IMPERIAL – In between Brawley and Imperial on Highway 86 is a small, lonelyÂ cemetery. Barren, dry, and cracked dirt surround the head stones and graves sites of the people buried there.
The occasional solar-poweredÂ lights glow during the night, withÂ flowers marking the graves during the day, but as one drives by, it seems to have been forgotten, with little care paid to the upkeep of the sacredÂ grounds.
Roy Dorantes, a peace time veteran of the Army Reserves pulled over one day and examined the cemetery, discovering 76 different grave sites belonging to veterans from WWI, WWII, Korean and Vietnam Wars.
Motivated by his belief in Americaâ€™s freedoms and his desire to fight for them, Dorantes was inspired to create a film and book series, documenting and honoring the 76 veterans he found that day, buried in the cemetery, and others still alive.
Dorantes in creating his film asked two questions, â€œWhy should we respect veterans?”, and “What can the community do for them?â€
Dorantes reached out to the American Legion in El Centro, to find and connect with the different veterans still living in the Imperial Valley. By spending time with the veterans, he slowly earned their trust.
Through his film, and the trust he gained with the veterans, Dorantes was able to give them an opportunity to answer these two questions themselves, in a open and anÂ emotionally, raw way.
The personal accounts in the film include veterans from the Vietnam, Korea, Gulf and Iraq wars. It captures in their own words a point of view, that from their perspective few in the United States truly appreciate the freedoms that they enjoy every day. Freedoms that exist, because of the veterans who have fought for and continue to keep safe.
In the film there is a recurring theme and answer to both questions he posed. Above all, our veterans want, â€œrespectâ€ and that many feel forgotten, neglected, and unappreciated for their service to our country.
The film is a rare look into the lives and sacrifices our veterans have made. It also shines a light on how much it means to veterans to be respected and thanked for their service to our country.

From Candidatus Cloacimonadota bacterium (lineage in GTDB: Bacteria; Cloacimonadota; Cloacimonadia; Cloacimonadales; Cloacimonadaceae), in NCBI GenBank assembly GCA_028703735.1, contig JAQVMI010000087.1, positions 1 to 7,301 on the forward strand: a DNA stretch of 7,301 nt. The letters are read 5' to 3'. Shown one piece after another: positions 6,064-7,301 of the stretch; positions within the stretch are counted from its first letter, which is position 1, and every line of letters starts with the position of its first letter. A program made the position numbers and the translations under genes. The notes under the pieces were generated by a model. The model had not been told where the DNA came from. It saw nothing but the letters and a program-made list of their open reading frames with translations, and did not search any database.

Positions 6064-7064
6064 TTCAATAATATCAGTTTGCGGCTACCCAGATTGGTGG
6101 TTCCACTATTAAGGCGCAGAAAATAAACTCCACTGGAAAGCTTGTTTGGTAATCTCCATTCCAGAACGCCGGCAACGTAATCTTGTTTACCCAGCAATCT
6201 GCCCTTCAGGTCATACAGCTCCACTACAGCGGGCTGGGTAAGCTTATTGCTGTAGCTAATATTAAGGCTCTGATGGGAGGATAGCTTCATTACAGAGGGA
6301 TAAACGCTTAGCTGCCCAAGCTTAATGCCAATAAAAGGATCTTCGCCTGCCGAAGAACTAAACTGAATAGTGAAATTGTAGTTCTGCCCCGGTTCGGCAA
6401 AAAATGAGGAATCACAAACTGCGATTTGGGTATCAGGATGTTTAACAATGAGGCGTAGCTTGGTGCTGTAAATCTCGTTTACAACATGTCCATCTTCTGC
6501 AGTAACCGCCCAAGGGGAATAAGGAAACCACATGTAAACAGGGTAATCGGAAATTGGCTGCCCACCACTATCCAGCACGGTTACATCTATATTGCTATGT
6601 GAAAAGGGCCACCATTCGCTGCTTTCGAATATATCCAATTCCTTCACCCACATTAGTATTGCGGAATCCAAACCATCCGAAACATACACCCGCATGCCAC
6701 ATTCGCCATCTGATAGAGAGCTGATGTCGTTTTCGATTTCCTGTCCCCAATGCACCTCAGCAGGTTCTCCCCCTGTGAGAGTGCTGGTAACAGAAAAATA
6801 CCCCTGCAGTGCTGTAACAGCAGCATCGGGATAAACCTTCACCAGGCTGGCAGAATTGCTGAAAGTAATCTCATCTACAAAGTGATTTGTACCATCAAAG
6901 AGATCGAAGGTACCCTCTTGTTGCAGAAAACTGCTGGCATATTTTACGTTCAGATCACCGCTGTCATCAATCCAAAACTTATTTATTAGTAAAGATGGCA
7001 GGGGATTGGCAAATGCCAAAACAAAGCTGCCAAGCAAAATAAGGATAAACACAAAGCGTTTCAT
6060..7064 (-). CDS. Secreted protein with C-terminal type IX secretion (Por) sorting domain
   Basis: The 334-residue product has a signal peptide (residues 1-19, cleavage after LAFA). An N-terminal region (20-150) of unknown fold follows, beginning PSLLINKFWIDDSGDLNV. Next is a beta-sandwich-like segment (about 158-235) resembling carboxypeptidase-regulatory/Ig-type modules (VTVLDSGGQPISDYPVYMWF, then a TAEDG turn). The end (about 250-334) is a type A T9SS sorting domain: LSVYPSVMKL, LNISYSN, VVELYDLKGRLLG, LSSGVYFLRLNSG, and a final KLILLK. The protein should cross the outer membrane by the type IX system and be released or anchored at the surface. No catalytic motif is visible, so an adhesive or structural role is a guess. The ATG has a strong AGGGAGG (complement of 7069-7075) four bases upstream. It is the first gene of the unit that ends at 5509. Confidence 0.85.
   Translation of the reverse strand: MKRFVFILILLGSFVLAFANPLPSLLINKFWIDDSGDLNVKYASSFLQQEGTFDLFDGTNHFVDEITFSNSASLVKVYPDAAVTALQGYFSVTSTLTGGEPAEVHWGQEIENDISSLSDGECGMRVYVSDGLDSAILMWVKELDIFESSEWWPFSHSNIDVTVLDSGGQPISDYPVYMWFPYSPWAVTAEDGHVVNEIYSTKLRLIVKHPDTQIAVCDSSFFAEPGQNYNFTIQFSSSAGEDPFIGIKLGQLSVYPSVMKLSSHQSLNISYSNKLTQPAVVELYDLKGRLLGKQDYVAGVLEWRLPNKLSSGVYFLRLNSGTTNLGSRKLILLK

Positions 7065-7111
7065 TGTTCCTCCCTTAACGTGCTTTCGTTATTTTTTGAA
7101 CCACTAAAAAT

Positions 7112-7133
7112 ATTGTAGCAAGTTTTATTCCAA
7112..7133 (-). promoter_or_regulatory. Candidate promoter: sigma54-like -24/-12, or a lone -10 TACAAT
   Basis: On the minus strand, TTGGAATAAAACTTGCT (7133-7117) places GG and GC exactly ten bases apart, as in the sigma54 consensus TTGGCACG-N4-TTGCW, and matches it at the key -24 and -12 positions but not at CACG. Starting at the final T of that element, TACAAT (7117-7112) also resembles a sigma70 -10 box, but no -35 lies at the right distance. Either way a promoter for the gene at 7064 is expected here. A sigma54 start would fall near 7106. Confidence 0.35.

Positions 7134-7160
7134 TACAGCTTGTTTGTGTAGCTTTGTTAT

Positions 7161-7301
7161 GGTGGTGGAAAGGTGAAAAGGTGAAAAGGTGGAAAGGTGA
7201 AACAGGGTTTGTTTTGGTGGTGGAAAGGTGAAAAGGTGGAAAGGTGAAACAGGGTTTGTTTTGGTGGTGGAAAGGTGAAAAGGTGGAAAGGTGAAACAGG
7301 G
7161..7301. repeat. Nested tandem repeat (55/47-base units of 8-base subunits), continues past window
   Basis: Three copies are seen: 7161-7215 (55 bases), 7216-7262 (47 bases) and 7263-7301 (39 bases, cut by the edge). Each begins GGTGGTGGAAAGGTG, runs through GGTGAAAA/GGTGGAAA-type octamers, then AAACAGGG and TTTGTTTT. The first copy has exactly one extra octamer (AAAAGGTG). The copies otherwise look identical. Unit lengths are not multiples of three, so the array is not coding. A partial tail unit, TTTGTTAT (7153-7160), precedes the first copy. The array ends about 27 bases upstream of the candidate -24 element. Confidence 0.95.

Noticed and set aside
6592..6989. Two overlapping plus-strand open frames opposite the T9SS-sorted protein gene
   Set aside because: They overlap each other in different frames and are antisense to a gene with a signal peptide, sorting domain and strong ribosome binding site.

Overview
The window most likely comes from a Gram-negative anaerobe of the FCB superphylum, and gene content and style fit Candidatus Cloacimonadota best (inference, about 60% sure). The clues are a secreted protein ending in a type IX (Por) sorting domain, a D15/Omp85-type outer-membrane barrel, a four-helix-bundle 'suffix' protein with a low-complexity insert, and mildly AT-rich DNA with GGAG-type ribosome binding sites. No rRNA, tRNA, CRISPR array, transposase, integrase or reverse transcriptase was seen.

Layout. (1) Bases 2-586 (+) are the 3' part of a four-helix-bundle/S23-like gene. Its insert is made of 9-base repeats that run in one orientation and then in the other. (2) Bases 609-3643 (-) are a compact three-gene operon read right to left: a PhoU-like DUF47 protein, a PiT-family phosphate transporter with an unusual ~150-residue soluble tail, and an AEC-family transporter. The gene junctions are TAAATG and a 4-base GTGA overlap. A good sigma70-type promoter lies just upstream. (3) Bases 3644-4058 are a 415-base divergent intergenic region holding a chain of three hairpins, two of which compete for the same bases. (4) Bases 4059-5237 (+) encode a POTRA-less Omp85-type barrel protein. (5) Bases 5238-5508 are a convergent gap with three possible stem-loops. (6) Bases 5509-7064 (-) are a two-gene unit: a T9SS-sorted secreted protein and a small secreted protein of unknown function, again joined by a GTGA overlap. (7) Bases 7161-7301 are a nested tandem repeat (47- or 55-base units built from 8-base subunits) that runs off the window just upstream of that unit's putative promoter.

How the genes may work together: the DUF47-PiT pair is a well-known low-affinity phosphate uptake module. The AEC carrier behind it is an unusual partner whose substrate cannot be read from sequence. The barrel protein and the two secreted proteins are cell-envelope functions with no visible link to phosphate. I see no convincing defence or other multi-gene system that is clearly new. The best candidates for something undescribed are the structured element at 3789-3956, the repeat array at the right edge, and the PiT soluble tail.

The film, â€œRespect Dueâ€ is funded by Roy Dorantes and it will be touring Southern California. It debuted November 11th, 2014 and will end its tour May 25, 2015 on Memorial Day. It will be free and open to the general public.
â€œRespect Dueâ€ will have 76 different events, with each one dedicated to a different veteran from the 76 veterans resting at Memory Gardens Cemetery in Imperial.
The event at IVC, held on Thursday, November 13, was dedicated to Seth Grimes, WWII veteran.
The new pending owners of Memory Gardens Cemetery, JRK International Group Incorporated, in a statement to Dorantes said, â€œWhen ownership isÂ finalized, we willÂ do everything in ourÂ power to restore respect to the veteransâ€.
Additional Screenings of â€œRespect Dueâ€ will be on the following dates:
Tuesday, November 18th – 6pm
548 Broadway Ave. El Centro
Wednesday, November 19th – 5:30 pm
Holtville Public Library 101 E. 6th St Holtville
Thursday, November 20th – 5:30 pm
City of Imperial Library 200 W. 9th St. Imperial
Monday, November 24th – 6 pm
Del Rio Branch Library 1501 â€œIâ€ St Brawley
Wednesday, November 26th – 5:30 pm
El Centro Library 1140 N. Imperial El Centro
Tuesday, December 2nd – 6:30 pm
Hidalgo Hall 410 Cesar Chaves Brawley
Proceeds from book and video sales will go towards funding of the tour.[envira-gallery id=”44591”]